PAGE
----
Organizations now create between 21 and 30 pieces of content weekly, on average.
Creating one piece of short-form content can take 18 hours or more. Cross-team collaboration has become one of the most important processes, but expectations and aligning processes can fall short.
Findings from an Adobe survey released Thursday show that departments communicate across teams at least once weekly, but talking does not always lead to collaboration. Only 35% of those surveyed, for example, believe their current content creation and delivery process is “very well-coordinated.”
Adobe surveyed 1,000 people, from marketers and advertisers to creatives and IT professionals, to learn how they collaborate and where they fall short. Nearly all agreed that during the past few years, content creation and delivery processes have become more complex.
The findings highlight key challenges facing teams today and ways that organizations can collaborate to drive success.
“Marketers are being asked to produce and deliver way more content than they were asked to do just five years ago,” said Bruce Swann, group product marketing manager For Campaign at Adobe.
Some 60% of creatives, marketers, and advertisers surveyed want their creative teams involved during production phases, with 32% of digitally mature organizations using dynamic creative optimization, using some level of automated, dynamic content creation during production. Only 15% of non-digitally mature organizations do the same.
“Reporting is often stuck in silos or teams,” Swann said.
Only 24% of creatives are involved during the stages, while 40% said they want to be involved. One in five creatives say they receive no feedback at all about content. By comparison, marketers receive more feedback, but it’s not always the insights they need or want.
Some 63% said they want direct customer feedback, while 49% want conversion metrics and 44% want to know how the content impacts revenue.
Most professionals said it’s difficult to personalize experiences for every customer, across each channel, for every campaign. Some 59% of marketers agree that it’s difficult to personalize, followed by 53% of brand creatives, 52% of advertisers, and 41% of agency creatives. They admit that creating a new version across segments and channels is particularly difficult, because changes in audience requires changes in content.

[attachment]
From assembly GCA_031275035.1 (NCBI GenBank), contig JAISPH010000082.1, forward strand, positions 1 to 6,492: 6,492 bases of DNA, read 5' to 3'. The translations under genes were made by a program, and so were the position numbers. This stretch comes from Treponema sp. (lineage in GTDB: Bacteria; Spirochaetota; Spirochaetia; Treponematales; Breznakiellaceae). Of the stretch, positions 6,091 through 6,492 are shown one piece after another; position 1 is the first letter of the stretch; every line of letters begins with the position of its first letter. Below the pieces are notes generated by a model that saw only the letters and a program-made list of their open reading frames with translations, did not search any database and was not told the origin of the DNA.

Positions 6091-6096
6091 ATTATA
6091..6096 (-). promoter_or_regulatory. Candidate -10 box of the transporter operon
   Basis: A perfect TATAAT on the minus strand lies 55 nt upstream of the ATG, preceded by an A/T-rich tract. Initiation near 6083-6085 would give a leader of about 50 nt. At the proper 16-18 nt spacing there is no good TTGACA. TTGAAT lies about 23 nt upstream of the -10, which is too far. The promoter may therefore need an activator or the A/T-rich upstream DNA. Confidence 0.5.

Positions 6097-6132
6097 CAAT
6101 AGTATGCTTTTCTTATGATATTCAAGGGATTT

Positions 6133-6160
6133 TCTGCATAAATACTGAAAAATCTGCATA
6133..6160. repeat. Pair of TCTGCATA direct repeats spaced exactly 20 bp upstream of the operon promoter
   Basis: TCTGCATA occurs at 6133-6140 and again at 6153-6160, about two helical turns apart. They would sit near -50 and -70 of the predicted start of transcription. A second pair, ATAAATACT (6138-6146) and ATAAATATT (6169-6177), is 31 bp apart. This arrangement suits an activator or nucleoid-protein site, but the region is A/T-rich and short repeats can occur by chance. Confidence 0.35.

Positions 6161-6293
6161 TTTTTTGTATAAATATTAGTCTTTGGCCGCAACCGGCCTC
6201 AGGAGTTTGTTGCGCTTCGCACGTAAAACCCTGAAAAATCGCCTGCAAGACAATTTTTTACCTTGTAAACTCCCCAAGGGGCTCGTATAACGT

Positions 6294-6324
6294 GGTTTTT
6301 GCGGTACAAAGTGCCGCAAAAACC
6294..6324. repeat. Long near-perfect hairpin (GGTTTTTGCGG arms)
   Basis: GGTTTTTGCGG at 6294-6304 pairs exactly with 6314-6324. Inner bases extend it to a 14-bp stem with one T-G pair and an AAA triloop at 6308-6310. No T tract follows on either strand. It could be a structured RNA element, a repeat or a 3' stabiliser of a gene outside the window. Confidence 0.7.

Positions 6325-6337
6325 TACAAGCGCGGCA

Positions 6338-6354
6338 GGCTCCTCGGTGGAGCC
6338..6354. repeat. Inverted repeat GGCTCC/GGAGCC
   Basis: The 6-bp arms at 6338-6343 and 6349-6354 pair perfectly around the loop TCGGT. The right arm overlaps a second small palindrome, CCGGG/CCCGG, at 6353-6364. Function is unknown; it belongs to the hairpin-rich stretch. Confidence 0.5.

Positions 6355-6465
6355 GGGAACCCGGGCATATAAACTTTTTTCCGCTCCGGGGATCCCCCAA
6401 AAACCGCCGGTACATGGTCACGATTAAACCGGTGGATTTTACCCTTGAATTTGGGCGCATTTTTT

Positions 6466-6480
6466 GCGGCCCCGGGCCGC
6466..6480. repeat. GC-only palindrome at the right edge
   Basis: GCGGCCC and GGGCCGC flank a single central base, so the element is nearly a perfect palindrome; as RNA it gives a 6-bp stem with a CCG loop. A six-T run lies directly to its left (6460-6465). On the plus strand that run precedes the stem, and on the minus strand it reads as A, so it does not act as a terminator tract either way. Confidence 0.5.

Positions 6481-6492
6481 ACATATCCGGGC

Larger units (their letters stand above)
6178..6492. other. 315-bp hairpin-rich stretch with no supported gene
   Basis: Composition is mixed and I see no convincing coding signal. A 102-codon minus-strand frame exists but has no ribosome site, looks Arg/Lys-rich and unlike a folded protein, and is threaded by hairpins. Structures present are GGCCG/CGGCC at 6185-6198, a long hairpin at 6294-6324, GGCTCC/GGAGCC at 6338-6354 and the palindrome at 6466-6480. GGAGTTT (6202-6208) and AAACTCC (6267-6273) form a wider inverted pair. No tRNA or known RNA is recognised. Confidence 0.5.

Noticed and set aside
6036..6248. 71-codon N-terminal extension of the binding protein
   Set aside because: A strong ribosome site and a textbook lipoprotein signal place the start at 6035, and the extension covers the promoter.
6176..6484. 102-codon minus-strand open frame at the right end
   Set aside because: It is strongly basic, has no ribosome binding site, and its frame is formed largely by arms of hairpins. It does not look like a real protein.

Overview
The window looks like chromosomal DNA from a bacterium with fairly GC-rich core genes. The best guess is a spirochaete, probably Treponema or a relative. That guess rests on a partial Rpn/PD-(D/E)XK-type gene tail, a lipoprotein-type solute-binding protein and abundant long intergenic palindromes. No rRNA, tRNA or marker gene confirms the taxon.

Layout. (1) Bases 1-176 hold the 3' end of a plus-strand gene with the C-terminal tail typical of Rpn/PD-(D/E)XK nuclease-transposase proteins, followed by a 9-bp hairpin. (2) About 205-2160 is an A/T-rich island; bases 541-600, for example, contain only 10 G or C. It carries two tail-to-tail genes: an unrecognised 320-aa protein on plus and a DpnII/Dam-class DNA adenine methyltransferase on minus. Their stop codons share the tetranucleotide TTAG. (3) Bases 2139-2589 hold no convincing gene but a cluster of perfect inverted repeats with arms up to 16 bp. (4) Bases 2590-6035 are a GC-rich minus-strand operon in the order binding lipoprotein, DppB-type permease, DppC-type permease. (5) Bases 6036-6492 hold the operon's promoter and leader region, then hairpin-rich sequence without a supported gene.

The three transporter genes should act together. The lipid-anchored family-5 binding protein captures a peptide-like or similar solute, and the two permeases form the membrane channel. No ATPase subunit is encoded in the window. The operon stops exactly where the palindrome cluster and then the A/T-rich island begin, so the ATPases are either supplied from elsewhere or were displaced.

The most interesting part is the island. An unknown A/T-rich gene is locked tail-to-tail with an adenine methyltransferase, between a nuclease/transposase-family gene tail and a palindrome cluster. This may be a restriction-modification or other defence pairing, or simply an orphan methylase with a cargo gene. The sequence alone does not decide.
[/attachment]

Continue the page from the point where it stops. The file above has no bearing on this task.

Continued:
Despite challenges, most teams opt to personalize content. In fact 59% of respondents say they would rather vary content to target different segments of the market. Some 49% create variations for different digital channels and 42% update content across different campaigns.
Just 10% of surveyed organizations do not create variations of their personalized content for customers, yet most teams rate their efforts somewhat low. Less than half of those surveyed agree their companies are completing “very extensive” personalization. Broken down, 37% of agency creatives, 25% of brand creatives, 24% of marketers, and 22% of advertisers said they do not create variations.
Some 73% of digitally mature organizations say their personalization is extensive compared to just 49% of non-digitally mature companies. About 56% admit their personalization efforts are key to setting them apart from the competition, compared to just 34% non-digitally mature organizations.
Planning and strategy helps. About 52% of creative strategists said they are involved in planning and strategy, but 71% said they would like to be more involved. Marketers believe creatives are involved 45% of the time, 57% welcome more creative involvement. Advertisers, 69%, want even more creative involvement.
“To me the 71% says they’re people on teams with access to data who feel certain things should be done, but do not have a say in the overall strategy,” he said.